General Andersen, one of the other interlocutors who would be implicated in misleading Aguinaldo, was quoted in 1900 in the Chicago Record as saying:
Every American citizen who came in contact with the Filipinos at the outset of the Spanish-American War, or any time within a few months after hostilities began, probably told those that he talked with that we intended to free them from Spanish oppression. The general expression was, “We intend to whip the Spaniards and set you free.”
One of the interesting aspects of Blount’s account is the degree to which it shed’s light on the state of Dewey’s likely knowledge, or lack of knowledge, about America’s ultimate policy toward the Philippines during the period between May 1, 1898, when he defeated the Spanish Armada in Manila Bay, and June 30th, when American ground forces finally arrived, bringing with them not only their military capacity but also news of the evolving view of the Philippines as seen by an America who had wandered into the Spanish American conflict without much thought about the Philippines–most of the focus being on Cuba.
As recently as December 1897 President McKinley had gone on record stating that war with Spain would never be fought with “forcible annexation” in mind: “That by our code of morality would be criminal.” And indeed the Teller Amendment, necessary to gain the vot in Congress necessary to authorize the war, explicitly stated that American could not take Cuba as a colony, but would instead grant independence. The Americans first present n the Philippines seem to have assumed that the Teller Amendment and statements of the “criminality” of forced annexation would apply — and thus freedom would be granted to the Philippines, same as Cuba.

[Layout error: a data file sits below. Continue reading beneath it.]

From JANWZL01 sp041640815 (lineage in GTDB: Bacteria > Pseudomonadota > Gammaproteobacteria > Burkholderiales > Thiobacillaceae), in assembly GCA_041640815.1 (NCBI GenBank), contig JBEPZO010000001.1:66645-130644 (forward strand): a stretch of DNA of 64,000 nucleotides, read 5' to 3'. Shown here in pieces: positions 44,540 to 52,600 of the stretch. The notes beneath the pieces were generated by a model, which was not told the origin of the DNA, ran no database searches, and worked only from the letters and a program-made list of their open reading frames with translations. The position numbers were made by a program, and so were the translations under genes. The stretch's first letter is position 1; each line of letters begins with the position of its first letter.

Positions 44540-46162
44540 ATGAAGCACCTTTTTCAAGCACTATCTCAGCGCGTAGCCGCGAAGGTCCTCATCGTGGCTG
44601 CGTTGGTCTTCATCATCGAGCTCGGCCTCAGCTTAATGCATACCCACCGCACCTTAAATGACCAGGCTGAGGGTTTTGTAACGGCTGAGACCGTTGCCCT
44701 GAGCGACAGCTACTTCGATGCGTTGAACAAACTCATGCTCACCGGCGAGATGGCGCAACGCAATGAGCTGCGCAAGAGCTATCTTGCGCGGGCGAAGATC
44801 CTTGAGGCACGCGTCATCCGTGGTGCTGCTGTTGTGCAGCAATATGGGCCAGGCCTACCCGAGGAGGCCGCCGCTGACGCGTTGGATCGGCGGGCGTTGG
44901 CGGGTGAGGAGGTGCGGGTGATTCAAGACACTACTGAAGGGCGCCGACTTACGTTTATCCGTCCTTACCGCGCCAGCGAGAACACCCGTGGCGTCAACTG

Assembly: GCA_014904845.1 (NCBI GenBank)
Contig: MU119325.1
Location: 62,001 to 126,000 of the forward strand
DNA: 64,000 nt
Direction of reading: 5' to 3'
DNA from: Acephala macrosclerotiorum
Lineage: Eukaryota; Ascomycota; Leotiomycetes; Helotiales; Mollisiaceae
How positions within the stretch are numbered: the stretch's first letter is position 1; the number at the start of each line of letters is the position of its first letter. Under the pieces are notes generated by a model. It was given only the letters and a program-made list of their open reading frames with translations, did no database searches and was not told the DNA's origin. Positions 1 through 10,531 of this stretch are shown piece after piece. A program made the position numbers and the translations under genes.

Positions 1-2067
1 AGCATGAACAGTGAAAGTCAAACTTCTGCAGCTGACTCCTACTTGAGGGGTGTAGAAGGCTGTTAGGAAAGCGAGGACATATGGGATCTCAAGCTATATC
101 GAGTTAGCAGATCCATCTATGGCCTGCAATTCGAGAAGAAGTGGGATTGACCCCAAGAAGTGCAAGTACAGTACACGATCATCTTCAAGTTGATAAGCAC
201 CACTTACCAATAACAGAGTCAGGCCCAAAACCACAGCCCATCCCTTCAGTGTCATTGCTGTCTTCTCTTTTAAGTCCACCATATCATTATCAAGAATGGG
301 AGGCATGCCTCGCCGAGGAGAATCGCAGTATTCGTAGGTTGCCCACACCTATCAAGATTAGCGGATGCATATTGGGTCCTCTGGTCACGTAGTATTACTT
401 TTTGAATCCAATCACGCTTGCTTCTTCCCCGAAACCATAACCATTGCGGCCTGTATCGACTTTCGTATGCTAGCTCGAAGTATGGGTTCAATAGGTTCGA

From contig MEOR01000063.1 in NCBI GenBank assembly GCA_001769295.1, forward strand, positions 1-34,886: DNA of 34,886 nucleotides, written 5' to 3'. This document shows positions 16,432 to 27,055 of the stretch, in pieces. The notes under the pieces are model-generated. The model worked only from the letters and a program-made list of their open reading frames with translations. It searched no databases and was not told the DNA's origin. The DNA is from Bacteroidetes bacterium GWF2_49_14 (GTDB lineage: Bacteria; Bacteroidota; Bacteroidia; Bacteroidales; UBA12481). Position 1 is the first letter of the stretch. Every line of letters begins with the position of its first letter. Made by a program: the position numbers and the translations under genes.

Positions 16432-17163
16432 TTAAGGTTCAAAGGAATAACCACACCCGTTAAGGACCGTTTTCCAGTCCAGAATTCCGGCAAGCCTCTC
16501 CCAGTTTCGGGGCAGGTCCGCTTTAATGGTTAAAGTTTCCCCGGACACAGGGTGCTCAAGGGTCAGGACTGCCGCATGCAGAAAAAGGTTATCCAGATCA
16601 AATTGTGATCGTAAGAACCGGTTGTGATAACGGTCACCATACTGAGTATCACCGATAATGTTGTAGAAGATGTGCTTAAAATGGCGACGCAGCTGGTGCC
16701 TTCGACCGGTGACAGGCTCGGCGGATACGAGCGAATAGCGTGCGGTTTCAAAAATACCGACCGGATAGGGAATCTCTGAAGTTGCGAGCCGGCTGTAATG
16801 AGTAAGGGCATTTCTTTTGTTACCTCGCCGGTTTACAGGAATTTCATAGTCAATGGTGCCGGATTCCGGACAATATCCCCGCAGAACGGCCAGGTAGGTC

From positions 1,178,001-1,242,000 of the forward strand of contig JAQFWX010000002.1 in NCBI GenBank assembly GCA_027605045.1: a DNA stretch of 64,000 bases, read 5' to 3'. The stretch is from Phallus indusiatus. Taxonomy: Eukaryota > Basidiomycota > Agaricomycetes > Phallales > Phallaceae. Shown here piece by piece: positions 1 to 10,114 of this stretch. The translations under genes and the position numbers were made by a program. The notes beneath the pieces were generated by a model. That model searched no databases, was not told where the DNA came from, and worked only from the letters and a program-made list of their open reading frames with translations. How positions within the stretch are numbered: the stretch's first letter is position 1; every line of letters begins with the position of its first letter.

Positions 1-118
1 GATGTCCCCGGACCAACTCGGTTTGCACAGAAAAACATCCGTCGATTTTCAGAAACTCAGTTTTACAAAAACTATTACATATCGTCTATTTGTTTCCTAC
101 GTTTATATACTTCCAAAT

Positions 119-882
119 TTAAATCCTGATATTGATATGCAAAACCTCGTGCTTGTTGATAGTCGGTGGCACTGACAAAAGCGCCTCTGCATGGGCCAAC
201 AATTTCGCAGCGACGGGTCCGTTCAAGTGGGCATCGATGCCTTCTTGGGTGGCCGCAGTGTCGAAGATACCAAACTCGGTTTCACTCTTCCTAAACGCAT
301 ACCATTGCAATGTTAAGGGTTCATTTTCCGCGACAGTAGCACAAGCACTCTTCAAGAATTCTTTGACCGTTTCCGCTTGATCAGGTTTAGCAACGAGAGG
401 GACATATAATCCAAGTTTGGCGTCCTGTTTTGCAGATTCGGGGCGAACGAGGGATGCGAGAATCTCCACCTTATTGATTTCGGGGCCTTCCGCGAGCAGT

Blount doesn’t give Dewey a “pass” on having contributed to the deception – rather he just provides the kind of intelligent context necessary to make the whole sorry episode understandable to anyone who cares to try and imagine how it actually went down.
Chapter after chapter, with great verve and not a little caustic wit, Blount recounts each of the beats of America’s historic involvement in the Philippines. He buttresses his own observations with extended quotations from the subsequent congressional testimony of Dewey and others, and puts a microsope onto the performance of a series of American military leaders, and then governors general, in the Philippines.